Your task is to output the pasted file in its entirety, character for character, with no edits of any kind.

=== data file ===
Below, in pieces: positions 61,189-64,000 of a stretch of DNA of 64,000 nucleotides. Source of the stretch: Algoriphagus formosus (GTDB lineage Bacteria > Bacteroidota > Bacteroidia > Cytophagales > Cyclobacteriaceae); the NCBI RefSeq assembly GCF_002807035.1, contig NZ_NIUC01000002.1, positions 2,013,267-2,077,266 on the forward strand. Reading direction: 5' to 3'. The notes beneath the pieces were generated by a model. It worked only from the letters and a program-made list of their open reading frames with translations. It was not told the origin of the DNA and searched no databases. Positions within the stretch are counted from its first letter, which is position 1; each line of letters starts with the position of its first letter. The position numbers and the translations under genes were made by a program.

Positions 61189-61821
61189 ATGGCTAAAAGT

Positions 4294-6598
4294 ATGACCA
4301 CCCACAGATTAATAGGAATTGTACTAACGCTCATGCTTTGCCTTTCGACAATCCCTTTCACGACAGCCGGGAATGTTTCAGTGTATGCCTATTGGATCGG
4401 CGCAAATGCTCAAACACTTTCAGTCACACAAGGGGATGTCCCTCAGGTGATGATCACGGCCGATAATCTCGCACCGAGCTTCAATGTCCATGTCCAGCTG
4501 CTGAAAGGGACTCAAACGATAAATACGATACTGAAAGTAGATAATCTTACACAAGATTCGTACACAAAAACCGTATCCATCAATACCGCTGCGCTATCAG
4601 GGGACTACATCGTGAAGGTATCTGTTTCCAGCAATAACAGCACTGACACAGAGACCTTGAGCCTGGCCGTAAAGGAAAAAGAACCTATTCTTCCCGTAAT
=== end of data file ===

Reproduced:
Below, in pieces: positions 61,189-64,000 of a stretch of DNA of 64,000 nucleotides. Source of the stretch: Algoriphagus formosus (GTDB lineage Bacteria > Bacteroidota > Bacteroidia > Cytophagales > Cyclobacteriaceae); the NCBI RefSeq assembly GCF_002807035.1, contig NZ_NIUC01000002.1, positions 2,013,267-2,077,266 on the forward strand. Reading direction: 5' to 3'. The notes beneath the pieces were generated by a model. It worked only from the letters and a program-made list of their open reading frames with translations. It was not told the origin of the DNA and searched no databases. Positions within the stretch are counted from its first letter, which is position 1; each line of letters starts with the position of its first letter. The position numbers and the translations under genes were made by a program.

Positions 61189-61821
61189 ATGGCTAAAAGT

Positions 4294-6598
4294 ATGACCA
4301 CCCACAGATTAATAGGAATTGTACTAACGCTCATGCTTTGCCTTTCGACAATCCCTTTCACGACAGCCGGGAATGTTTCAGTGTATGCCTATTGGATCGG
4401 CGCAAATGCTCAAACACTTTCAGTCACACAAGGGGATGTCCCTCAGGTGATGATCACGGCCGATAATCTCGCACCGAGCTTCAATGTCCATGTCCAGCTG
4501 CTGAAAGGGACTCAAACGATAAATACGATACTGAAAGTAGATAATCTTACACAAGATTCGTACACAAAAACCGTATCCATCAATACCGCTGCGCTATCAG
4601 GGGACTACATCGTGAAGGTATCTGTTTCCAGCAATAACAGCACTGACACAGAGACCTTGAGCCTGGCCGTAAAGGAAAAAGAACCTATTCTTCCCGTAAT